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Article
Published: 2022-05-16

Hyporheic zone, a blind spot: Discovery of the larva of Kisaura (Trichoptera: Philopotamidae) from Japan

Laboratory of Molecular Reproductive Biology, Graduate Division of Nutritional and Environmental Sciences, University of Shizuoka, 52-1, Yada, Suruga-ku, Shizuoka, 422-8526, Japan. Idea Consultants Inc., 1334-5 Riemon, Yaizu City, Shizuoka, 421-0212, Japan.
Kasuga-chô 4-2-15-107, Chitose, Hokkaidô 066-0065, Japan.
Idea Consultants Inc., 1334-5 Riemon, Yaizu City, Shizuoka, 421-0212, Japan.
Idea Consultants Inc., 1334-5 Riemon, Yaizu City, Shizuoka, 421-0212, Japan.
Idea Consultants Inc., 1334-5 Riemon, Yaizu City, Shizuoka, 421-0212, Japan.
Laboratory of Molecular Reproductive Biology, Graduate Division of Nutritional and Environmental Sciences, University of Shizuoka, 52-1, Yada, Suruga-ku, Shizuoka, 422-8526, Japan.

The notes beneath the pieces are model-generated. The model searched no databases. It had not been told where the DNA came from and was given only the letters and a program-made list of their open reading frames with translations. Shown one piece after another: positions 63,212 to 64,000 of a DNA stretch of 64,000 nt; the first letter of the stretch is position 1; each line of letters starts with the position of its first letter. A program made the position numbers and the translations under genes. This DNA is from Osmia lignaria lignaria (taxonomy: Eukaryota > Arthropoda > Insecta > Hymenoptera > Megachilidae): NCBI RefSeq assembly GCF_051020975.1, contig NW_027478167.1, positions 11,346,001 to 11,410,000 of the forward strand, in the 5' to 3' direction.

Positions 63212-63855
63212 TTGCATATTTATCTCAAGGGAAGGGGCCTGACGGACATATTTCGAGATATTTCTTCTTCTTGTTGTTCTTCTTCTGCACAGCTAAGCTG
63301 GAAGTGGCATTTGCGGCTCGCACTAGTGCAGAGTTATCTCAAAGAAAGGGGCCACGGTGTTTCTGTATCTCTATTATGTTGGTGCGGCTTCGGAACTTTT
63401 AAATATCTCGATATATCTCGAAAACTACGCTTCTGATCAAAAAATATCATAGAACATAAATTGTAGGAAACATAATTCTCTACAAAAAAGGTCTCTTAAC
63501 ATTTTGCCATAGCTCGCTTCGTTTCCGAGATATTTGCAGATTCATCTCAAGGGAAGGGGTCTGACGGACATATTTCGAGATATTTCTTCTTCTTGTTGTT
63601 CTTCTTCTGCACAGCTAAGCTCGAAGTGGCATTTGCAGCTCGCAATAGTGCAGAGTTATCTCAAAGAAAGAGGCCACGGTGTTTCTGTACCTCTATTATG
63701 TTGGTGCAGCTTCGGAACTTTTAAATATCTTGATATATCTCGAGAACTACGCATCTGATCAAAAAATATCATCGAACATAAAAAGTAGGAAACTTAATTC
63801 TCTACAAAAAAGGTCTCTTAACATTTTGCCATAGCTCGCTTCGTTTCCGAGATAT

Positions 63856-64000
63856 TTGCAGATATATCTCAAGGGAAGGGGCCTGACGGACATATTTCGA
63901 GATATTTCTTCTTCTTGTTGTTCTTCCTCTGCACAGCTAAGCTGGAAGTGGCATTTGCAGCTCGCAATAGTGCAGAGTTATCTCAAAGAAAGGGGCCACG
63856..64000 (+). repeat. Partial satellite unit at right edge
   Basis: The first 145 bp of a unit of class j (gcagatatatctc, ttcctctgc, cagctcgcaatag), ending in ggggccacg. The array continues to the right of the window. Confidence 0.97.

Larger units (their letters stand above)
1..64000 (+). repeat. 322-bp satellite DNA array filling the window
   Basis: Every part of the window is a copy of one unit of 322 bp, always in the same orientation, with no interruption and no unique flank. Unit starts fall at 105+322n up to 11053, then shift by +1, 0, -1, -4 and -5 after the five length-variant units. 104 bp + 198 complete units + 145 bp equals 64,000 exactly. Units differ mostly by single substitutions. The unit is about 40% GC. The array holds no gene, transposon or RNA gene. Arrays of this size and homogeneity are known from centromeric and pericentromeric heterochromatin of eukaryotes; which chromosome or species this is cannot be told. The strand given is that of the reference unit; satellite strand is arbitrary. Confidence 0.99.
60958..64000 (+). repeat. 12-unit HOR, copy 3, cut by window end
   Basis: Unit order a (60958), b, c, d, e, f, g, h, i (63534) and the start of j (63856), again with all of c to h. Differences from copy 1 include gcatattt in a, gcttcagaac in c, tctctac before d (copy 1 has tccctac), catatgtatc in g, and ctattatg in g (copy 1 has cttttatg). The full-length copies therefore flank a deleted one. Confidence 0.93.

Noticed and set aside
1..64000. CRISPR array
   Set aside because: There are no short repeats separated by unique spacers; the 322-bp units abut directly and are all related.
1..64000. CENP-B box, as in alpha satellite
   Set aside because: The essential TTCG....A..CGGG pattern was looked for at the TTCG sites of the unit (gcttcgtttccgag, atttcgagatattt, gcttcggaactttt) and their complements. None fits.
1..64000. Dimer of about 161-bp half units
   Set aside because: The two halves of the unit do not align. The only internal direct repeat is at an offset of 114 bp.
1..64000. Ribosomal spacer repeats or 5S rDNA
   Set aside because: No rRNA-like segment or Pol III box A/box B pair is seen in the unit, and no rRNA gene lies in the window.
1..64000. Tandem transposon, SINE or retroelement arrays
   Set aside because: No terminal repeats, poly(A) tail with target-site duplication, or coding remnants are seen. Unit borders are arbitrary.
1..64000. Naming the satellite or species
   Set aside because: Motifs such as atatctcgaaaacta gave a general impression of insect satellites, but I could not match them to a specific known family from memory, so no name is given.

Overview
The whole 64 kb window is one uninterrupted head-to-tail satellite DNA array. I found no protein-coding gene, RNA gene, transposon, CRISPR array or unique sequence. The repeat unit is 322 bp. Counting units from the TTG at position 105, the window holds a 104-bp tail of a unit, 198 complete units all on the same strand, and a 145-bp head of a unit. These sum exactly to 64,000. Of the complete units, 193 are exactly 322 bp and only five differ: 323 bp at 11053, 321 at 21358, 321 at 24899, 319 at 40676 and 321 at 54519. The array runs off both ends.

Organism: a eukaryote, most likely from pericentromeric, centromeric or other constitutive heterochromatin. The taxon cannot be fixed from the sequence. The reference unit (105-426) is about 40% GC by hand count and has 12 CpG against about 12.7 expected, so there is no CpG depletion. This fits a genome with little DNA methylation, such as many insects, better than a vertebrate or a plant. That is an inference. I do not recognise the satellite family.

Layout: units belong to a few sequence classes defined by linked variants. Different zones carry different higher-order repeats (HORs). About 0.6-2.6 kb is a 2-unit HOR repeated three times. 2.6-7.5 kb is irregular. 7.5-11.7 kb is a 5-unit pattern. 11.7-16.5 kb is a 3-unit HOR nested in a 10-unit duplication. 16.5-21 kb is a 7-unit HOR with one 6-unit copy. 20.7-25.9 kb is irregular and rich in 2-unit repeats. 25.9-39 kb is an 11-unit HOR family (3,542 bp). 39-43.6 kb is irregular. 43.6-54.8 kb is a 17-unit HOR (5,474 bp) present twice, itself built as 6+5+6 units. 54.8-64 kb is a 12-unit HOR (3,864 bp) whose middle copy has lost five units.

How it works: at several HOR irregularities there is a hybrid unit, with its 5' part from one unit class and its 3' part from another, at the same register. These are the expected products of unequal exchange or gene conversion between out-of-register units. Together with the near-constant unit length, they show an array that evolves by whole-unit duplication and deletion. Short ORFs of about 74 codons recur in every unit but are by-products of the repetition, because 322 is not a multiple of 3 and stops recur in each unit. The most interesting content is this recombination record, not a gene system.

Trichoptera caddisflies taxonomy DNA barcoding COI philopotamids

Abstract

Four genera of Philopotamidae (Trichoptera) are known from Japan: Chimara, Dolophilodes, Kisaura, and Wormaldia. Among them, adults of the genus Kisaura are known in the Oriental and East Palearctic region; but until now, larvae of this genus have not been observed. In this study, molecular evidence is presented to support the relationship between adults and larvae of Kisaura minakawai Arefina 2005 from hyporheic zones of Japanese rivers. Morphological features of the larva of K. minakawai, which include very small eyes and somewhat dorsoventrally flattened (depressed) head capsules, compared with those of other philopotamid species, are also suggested to be adapted to the hyporheic zone. Detailed morphology of K. minakawai larval characters are provided.

 

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